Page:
The G7 countries released a statement on December 6 which sets forth import restrictions on Russian diamonds from January 1, 2024 and further restrictions as of March 1, 2024, as well as calling for a traceability-based verification and certification mechanism for rough diamonds in a single-entry point in the G7 by September 1, 2024.
I would like to stress that the WFDB is committed to finding a solution that will ease the effects of these sanctions on the members of our bourses and other industry players. It is unthinkable that a system to facilitate access of responsibly sourced diamonds will create a monopoly that will impede their entry into the market. We will endeavor, with the G7 and all industry organizations including the WDC, the GJEPC and others, to find a fair and workable solution.
Following is our official response to the G7 statement:
“The World Federation of Diamond Bourses (WFDB), which represents 27 diamond bourses and close to 30,000 bourse members worldwide, reiterates its support for the objectives of the G7 to restrict the import of rough and polished diamonds originating in Russia.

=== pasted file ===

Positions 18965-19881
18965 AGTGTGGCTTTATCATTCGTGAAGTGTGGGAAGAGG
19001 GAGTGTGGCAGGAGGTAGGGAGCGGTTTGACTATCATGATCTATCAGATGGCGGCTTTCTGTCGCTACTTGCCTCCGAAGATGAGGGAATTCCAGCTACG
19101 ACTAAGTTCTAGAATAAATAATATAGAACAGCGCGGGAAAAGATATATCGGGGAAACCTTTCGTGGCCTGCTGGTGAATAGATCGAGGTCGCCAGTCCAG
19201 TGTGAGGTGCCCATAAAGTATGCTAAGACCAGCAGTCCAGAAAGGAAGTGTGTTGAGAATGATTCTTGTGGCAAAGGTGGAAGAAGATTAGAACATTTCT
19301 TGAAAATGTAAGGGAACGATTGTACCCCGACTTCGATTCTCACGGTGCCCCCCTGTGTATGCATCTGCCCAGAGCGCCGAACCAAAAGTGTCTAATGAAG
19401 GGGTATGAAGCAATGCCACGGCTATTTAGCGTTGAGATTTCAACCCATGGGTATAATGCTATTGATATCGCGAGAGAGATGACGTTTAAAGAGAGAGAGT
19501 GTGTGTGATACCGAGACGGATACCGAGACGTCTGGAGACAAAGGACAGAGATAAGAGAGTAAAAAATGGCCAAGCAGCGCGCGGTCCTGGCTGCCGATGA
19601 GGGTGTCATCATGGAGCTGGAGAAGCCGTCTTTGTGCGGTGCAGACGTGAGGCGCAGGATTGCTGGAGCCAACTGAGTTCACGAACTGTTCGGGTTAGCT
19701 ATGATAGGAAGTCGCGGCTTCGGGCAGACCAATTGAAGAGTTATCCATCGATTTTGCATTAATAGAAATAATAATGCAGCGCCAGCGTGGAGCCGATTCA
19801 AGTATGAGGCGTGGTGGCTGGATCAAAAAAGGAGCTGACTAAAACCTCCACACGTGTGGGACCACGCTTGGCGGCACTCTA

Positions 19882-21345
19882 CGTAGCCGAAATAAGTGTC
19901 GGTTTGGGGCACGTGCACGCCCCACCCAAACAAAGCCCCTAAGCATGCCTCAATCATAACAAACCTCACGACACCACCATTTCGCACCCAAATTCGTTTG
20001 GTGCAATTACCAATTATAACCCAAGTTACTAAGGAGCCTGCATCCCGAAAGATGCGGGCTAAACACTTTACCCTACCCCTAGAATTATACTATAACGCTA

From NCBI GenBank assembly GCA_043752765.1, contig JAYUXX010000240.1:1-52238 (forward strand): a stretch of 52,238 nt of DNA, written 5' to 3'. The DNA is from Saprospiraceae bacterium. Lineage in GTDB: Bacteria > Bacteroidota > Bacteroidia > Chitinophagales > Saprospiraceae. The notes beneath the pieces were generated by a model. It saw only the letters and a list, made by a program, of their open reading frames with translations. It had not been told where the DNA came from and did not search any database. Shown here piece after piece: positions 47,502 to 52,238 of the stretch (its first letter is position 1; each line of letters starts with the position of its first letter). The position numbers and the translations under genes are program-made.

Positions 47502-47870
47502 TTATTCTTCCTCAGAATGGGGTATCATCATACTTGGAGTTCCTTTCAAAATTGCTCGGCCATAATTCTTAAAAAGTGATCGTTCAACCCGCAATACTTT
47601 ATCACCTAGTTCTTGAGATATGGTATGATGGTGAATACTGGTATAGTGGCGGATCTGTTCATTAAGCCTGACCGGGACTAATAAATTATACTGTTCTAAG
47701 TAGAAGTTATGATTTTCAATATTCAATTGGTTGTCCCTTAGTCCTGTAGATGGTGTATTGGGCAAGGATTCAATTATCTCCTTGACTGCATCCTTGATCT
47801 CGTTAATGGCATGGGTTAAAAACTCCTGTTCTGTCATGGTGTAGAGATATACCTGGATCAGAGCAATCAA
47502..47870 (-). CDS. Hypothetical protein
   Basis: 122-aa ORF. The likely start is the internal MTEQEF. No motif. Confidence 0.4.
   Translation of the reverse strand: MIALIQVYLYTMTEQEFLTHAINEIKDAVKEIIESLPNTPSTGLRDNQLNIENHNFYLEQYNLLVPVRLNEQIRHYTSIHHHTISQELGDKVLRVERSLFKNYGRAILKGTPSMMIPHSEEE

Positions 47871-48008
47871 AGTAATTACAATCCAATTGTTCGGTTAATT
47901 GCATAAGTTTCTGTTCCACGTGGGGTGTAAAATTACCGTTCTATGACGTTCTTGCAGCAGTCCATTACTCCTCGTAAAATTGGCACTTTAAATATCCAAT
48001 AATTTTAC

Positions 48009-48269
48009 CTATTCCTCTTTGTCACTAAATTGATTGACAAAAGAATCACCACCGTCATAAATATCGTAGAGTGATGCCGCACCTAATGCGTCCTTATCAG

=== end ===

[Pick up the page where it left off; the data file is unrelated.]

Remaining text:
The WFDB will continue to cooperate with the G7 and the World Diamond Council (WDC) in their efforts to establish a practical and effective mechanism to fulfill these objectives.
The WFDB seeks to ensure that the mechanism to be adopted by the G7 will facilitate access of responsibly sourced diamonds to G7 markets and will limit impediments and unnecessary additional costs to diamond trading.
The G7 countries are considering imposing a single-entry point within the G7 for the registration and inspection of rough diamonds to ensure that they are not of Russian origin and that only these diamonds will be able, after being polished, to be sold in G7 markets as polished diamonds. This will oblige companies from around the world who wish to market polished diamonds within the G7 to open an office in this single point of entry. Moreover, having only one point for registration and inspection will impose additional costs of time and money to the diamond trade.
The proposed mechanism as we understand it will be detrimental to the worldwide diamond industry throughout the entire pipeline – from producing countries through to the consumer. It is possible to create a more efficient and effective mechanism by allowing additional major diamond centers that deal with rough diamonds (for example Mumbai, Israel and Dubai), as well as the producing countries in Africa and elsewhere, to conduct the inspection and registration themselves, thus streamlining the process and saving considerable costs. We call upon the G7 countries to engage with the industry organizations in order to reach a more equitable and balanced mechanism.”
Stay well and happy holidays.